A PERILOUS VOYAGE On Tuesday some commotion was caused at the Old Swan Pier, London Bridge, by the arrival pi tf email open boat of foreign build, which evidently froi» seawern cendition bad made a lengthy voyagC< To* boat in question was the Weptune, belonging to Nor- way, 24 feet long, 6J feet beam, and 2 feet deep, smd in this small eockle boat the captain and sole occtf* pant, Wm. Johnson, a naSrve of Cbristiaasand, 46 years oi age, had made an ocean voyage of about 1,000 miles. The Neptune left Drontlieim, ia Norway, on 1st June, and coasted along the land for about 400 miles te Stavanger; where the took in water, &c., and after one day's stay to enable her master to take a rest, she left Orl the 17th June. With a fair wind anvl smooth sea she could manage to log seven kno&e an hour. She made the English ccast on the 25th June, seven days' passage from Stavanger, her first land fall being Fiamborough Head. In the North Sea for two days she experienced a north-easterly gale compelling her to He to and anchor. She called at Lynn, proceeded thence and arrived in the River Thames on Monday. The Neptune is of the whale-boat type, being sharp at both ends, and with a great sheer. She has two masts; the mainmast carries what in England is understood as a dipping lug; but the lowering of which, by an ingenious contrivance, is dispensed with in tacking. The boat amidships has a free board of eight inches only but the extremities spring well up out of the water.
THE AGRICULTURAL EXHIBITION AT HAMBURG. At Hamburg, on Tuesday, the International Agri- cultural Exhibition connected with the Cattle and Horse Show was opened by the President of the Exhibition Committee. The Exhibition comprises nine departments-horses, cattle, sheep, swine, bees, fisheries, poultry, agricultural implements, and litera- ture. Around the place a field tramway has been con- structed, which is in perpetual motion. Of dairy implements a great collection is exhibited. A compe- tition in sho ing horses will be held. England is well represented, but shows its strength more in the quality than in the number of the horses and cattle exhibited. The United States have sent very interesting speci- mens of domestic animals. The King of Denmark and the King of Saxony are expected to visit the show. The number of foreign visitors at the Exhibition, and for the sumaaer meeting of the Hamburg Horse Racing Club and the Warrior Festival is enormous, and is increasing daily.
l SCENE IN A POLICE-COURT. In London, the other day, at the Marlborough- street Police-court, an elderly woman was charged before Mr. Mansfield with being drunk and disorderly in St. James's-street the previous night. Charles Norman, police-constable 209 D, gave evidence to the effect that he found the prisoner drunk and dis- orderly, and he took her into custody. It appearing that the prisoner had several times been charged with a similar offence, Mr. Mansfield fined her 40a., with the alternative of a month's imprisonment. The prisoner no sooner heard the sentence passed upon her than she took from her pocket a glass bottie, and with great force hurled it at Mr. Mansfield, making a straight aim towards his head. The bottle, however, being thrown too low was shattered to pieces against the Chief Clerk's deek, and scattered in all directions, such being the violence with which it was thrown that, an inkstand was smashed, and thus fortunately Mr. Mansfield escaped. Had the bottle beeR thrown a little higher there is no doubt that Mr. Mansfield would have been dangerously injured. The prisoner said the magistrate could do what he liked with her, and could give her six months with hard labear if he liked. Mr. Mansfield withdrew his previous decision, and remanded the prisoner for a week.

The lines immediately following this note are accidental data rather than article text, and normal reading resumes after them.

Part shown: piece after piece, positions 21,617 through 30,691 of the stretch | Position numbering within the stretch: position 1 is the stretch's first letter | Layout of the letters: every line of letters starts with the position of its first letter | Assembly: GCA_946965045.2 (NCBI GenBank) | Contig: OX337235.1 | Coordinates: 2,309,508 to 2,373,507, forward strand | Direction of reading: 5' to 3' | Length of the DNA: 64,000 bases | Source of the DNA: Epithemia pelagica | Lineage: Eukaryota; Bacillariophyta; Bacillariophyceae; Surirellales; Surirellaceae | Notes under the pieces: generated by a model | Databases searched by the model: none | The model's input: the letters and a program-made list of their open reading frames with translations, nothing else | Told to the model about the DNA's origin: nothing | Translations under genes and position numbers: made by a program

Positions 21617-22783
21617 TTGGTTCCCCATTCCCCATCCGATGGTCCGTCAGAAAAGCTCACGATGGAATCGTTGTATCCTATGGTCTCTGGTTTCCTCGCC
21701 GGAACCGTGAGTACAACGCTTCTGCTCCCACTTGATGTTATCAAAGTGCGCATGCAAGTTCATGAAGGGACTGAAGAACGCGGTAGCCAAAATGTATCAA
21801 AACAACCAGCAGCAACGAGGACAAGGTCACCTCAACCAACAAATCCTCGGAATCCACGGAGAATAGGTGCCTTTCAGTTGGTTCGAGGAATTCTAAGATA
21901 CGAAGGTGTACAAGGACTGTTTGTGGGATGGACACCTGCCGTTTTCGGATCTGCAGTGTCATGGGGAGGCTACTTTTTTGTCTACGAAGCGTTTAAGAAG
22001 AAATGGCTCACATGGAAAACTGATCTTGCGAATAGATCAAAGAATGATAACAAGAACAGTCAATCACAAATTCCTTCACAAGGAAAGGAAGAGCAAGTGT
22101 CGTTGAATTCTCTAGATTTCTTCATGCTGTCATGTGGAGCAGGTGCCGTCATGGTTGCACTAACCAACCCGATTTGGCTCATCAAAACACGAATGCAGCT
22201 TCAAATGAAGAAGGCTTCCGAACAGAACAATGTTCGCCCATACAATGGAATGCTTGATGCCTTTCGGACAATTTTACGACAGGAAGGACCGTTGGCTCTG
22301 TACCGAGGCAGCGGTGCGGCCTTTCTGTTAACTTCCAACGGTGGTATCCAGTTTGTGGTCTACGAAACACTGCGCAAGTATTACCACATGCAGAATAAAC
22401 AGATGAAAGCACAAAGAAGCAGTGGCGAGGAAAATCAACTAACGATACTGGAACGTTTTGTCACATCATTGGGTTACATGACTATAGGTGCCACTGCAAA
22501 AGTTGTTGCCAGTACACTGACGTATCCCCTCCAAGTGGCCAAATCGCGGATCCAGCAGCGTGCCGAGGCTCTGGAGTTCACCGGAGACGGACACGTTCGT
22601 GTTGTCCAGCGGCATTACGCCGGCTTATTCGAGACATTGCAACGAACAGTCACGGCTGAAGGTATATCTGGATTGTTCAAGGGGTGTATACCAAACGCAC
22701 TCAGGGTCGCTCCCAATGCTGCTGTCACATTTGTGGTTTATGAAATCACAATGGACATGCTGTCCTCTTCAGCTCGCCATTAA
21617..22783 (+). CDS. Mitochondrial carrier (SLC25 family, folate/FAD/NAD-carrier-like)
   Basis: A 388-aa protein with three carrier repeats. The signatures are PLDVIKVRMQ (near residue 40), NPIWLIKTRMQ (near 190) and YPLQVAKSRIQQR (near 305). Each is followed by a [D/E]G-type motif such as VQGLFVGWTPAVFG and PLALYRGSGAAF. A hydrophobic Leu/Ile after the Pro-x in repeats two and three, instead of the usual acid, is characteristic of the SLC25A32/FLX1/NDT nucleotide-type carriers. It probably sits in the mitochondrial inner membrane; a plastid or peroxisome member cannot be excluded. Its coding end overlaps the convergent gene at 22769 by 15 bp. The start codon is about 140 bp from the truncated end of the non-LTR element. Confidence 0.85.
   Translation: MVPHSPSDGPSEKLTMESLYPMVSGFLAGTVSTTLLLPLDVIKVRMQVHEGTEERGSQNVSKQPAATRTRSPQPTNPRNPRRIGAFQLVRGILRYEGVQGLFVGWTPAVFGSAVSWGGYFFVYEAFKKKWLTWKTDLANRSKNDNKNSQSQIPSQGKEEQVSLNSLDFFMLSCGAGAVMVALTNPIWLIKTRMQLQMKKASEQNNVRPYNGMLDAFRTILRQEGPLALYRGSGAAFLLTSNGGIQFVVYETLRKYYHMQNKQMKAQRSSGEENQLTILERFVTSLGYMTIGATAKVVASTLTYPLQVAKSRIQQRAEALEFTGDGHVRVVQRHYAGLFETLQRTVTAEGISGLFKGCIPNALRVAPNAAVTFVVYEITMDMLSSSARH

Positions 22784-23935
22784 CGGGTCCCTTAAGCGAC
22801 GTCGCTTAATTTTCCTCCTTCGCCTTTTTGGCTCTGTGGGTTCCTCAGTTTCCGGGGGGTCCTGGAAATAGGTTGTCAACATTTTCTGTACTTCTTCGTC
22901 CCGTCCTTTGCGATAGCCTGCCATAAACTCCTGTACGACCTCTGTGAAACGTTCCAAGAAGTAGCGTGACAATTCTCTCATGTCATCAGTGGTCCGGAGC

EXPLOSION AT A MATCH FACTORY. On Tuesday a coroner's inquest was held at Leeds touching the death of John. Ward, who died from the effects of an explosion on the 27th ult. at a match manufactory in that town. Colonel Ford, a Government inspector of explo- sives, who represented the Home Office at the inquest, said there was very little doubt but that the explosion was caused by the friction arising from the man handling the piece of composition rather roughly or while he was cutting the mixture with a knife. It was a very sensitive deto- nating composition, and was used at one time as the lighting composition for percussion fuses. Had the substance been wetted before baing cut, or been allowed to soak in water for about 24 hours, there would-have been very little danger. The jury returned a verdict of "Accidental death." Mr. Riekards, factory inspector, said that Colonel Ford had made a suggestion which would have the effect af diminishing risks in factories of this kind, and it would be carried out at all the match manufacturies in that district.